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Published on Jun 18, 2015
At a glance, the maker movement seems open source by nature, full of contributors sharing their creations and building from one another. But the reality is quite different. Many (if not most) makers are unfamiliar with open source software even as users, much less with how to implement its principles within their projects. The apparently crossover is indeed a natural fit, thought, and there is much benefit in building communities around tangible projects on open source principles.
Of course, there are also different sets of challenges from those faced by software communities. New sets of legal issues arise for open hardware projects. Communities unfamiliar with the evolution of open source projects panic when their goods are cloned. There are also project management and build issues larger than those faced by software projects that only have to handle bits and bytes and not pieces and parts.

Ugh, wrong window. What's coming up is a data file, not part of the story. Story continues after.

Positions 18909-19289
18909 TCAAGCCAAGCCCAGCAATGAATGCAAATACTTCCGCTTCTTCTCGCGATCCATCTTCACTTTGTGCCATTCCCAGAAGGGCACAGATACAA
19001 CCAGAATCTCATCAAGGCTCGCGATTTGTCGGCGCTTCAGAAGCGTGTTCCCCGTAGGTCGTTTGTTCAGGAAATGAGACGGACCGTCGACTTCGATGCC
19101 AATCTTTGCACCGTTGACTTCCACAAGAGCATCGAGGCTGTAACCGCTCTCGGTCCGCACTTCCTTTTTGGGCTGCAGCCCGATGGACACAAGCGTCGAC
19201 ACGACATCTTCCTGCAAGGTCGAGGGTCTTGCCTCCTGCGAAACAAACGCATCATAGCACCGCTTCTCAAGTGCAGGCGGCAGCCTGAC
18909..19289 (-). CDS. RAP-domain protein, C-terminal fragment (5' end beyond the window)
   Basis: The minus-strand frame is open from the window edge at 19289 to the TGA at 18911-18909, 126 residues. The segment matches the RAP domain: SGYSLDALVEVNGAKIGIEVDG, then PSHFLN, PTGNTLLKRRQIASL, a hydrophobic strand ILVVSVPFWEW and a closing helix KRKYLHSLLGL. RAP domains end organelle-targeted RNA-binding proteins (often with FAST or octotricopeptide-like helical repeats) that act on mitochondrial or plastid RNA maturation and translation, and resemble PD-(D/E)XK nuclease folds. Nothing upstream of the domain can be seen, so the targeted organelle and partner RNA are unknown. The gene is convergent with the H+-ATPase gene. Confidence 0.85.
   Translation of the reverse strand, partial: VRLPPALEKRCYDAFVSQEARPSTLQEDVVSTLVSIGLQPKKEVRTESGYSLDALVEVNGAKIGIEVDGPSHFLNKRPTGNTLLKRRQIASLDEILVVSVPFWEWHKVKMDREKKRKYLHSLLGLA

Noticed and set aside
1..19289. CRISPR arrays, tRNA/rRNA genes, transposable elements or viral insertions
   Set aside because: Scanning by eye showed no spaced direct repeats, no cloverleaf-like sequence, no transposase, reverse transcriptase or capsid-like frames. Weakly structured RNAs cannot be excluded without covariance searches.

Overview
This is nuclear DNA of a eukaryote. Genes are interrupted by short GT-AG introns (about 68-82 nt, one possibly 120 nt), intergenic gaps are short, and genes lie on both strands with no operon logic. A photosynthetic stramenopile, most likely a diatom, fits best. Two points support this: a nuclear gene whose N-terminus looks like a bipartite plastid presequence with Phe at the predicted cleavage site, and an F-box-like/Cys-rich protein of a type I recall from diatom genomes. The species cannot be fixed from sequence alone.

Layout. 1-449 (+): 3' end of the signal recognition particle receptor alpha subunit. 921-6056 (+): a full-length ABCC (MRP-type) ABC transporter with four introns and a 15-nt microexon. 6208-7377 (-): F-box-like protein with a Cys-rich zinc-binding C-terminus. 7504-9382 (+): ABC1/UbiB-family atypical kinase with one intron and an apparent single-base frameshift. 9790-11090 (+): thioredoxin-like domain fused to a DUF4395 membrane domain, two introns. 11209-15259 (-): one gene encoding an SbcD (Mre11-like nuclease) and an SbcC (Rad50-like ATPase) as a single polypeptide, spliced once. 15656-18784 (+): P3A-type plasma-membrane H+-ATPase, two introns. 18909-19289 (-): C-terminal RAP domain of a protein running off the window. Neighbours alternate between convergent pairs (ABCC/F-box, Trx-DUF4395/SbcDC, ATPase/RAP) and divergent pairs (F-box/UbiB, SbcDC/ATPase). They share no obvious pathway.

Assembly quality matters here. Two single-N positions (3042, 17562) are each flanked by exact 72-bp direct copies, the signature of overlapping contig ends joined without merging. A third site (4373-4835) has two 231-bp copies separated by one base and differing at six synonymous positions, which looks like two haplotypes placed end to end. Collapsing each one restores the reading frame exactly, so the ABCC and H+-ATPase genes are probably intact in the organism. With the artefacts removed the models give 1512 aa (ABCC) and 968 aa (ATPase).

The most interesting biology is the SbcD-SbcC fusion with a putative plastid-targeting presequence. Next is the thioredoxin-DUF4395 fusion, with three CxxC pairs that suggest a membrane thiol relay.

However, we can see a lot of hope and gain direction from those who have been successful, from groups like the Open Prosthetics Project to the wildly successful Arduino and Raspberry Pi ecosystems. These types of communities set the example for the success of open source in maker communities, and as a result, the success of maker communities' projects for the greater good.